The unity and clarity of message exhibited by the Republicans this past week seemed to suggest that they have found their role as loyal opposition in minority. This may be, but Republicans have an uphill battle before them. This week in politics, it was the President who won.
Bipartisanship only became a governing keyword in the 20th century because of the frequency of divided party control over the different branches of government. The fact is there is no need for bipartisanship when a majority exists in the Congress, and the Republicans know it. This is why they have tried to make a virtue out of bipartisanship as an end in itself, decrying the way in which the economic stimulus bill was passed.
Yet Republicans were complaining about a 1,100 page bill that nobody had perused at the same time that they were arguing that it was a bill of pork and spending. Here’s the problem: the more Republicans made a stand against the process by which their input was stymied, the less credibility they had making a stand against the substance of the bill. So the wisest Republicans focused most of their attack on the process, because accusing the Democrats for not consulting with them is a face-saving strategy on the off-chance that the stimulus package actually works. In 2010, we shall see if their gamble paid off.
The truth is it is not easy being in the minority. In the run-up to the passage of the bill in the Senate, everywhere we heard that 60 was the new 50. But this may have been a higher bar than was necessary for the Democrats to cross. The fact is 50 may well have been enough, given the high political cost the Republicans would have had to bear if they fillibustered a bill in a moment of perceived economic emergency. As it is, Democrats are already accusing the opposition party for becoming the obstructionist party.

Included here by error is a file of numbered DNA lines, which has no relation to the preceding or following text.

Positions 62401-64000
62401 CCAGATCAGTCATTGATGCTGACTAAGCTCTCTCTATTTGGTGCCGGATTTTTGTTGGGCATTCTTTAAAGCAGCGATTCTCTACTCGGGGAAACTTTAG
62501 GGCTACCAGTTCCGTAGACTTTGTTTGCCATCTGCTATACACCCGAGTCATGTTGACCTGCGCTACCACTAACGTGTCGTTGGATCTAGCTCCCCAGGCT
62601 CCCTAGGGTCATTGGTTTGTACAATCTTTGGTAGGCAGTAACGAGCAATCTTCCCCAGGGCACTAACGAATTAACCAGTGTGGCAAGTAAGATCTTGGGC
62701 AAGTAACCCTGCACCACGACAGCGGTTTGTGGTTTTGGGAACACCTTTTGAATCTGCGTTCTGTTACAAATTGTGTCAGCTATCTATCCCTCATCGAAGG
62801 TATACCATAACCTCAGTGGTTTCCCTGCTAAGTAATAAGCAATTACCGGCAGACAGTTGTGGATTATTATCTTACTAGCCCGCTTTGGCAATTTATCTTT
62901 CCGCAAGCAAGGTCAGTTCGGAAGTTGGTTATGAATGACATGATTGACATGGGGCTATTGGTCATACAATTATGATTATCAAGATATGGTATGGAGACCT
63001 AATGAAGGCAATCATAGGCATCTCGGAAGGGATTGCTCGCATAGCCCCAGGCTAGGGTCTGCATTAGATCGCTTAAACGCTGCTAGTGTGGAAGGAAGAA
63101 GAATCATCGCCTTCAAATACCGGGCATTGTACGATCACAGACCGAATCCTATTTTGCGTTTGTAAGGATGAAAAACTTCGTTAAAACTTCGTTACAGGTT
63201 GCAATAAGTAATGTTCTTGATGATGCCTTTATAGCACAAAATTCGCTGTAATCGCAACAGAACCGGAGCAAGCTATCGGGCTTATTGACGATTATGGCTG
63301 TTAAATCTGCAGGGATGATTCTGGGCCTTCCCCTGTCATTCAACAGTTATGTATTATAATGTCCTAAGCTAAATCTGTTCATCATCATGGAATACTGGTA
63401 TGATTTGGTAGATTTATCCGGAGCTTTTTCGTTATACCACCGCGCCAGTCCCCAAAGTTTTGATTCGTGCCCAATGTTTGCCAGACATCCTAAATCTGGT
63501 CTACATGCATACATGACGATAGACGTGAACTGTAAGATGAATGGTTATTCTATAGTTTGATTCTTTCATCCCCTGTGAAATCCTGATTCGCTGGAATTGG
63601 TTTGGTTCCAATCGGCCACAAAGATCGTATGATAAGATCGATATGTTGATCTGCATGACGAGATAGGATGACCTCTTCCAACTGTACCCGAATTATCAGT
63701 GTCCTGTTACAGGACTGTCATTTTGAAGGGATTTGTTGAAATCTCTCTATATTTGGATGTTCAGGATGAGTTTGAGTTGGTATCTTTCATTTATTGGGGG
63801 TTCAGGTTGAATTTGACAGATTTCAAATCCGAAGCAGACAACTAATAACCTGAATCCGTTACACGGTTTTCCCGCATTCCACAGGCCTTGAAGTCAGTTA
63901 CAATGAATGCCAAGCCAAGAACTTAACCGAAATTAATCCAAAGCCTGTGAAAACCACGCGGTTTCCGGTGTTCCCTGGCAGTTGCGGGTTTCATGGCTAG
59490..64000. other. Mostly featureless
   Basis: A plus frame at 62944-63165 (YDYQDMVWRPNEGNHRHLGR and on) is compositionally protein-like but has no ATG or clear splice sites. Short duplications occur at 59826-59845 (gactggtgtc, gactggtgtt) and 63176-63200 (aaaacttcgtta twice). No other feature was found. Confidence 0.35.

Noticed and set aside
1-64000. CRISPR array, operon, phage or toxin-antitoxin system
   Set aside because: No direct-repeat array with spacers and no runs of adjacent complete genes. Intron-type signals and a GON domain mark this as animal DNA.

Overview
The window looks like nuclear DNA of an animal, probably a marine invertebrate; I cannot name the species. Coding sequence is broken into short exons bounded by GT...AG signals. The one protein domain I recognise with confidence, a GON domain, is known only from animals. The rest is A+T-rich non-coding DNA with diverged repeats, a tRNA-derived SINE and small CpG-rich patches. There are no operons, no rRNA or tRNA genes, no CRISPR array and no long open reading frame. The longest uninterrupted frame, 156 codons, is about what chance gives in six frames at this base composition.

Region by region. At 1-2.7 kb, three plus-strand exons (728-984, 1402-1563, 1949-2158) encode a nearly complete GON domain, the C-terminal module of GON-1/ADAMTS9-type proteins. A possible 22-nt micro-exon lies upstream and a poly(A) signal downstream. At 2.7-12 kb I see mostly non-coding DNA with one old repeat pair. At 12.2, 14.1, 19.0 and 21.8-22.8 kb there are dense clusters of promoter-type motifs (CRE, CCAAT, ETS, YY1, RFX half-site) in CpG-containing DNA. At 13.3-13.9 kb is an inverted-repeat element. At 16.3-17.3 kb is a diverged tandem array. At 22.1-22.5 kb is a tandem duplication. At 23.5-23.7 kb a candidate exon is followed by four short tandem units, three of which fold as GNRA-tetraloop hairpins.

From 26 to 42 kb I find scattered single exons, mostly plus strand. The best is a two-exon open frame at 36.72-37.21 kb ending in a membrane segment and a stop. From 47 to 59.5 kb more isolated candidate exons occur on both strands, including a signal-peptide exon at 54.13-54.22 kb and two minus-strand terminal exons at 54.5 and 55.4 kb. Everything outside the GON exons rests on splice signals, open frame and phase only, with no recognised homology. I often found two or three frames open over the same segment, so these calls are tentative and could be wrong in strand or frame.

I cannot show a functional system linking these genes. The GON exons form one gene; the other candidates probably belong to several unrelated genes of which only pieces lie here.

The President has only stood to gain from the Democrats’ victory in Congress. When the revised conference bill passed in the House, Congressional Democrats lavished praise on the president, even though they were the ones who had crafted and delivered on the bill. All the president did was go on the road in the final days before passage to sell it. This is hands-off leadership that has benefitted him, because the cries of foul from the Republican aisle are mostly being leveled on congressional Democrats, not the president. But Obama’s gain does not come without strings. Both Nancy Pelosi and Harry Reid know that he needs them, so it is unclear for how long he would be able to stand above party in his hitherto futile effort to chase the ghost of bipartisanship.
For now, President Obama has won the battle, and the honeymoon is still his to enjoy. The stimulus package may have more spending than tax cuts in it, as Republicans assert, but congressional majorities agree with him that such spending is necessary. Without income support (making up $100 billion of the bill), unemployed workers would be forced to reduce spending, thereby causing a vicious contractionary circle. If the federal government did not offer support to cash-strapped state and local governments (making up $250 billion of the bill), more jobs would be lost, or so modal opinion seems to hold. No surprises that some Republican governors are on board with the stimulus. The Daschle and Gregg nomination embarrassments reveal the danger of making lofty promises on the campaign trail that the reality of government may not permit, but they also pale in comparison to the significant achievement of passing the biggest economic stimulus package in US history. If the president’s fortunes tell us anything, they suggest that the Republican minority have not yet found their footing.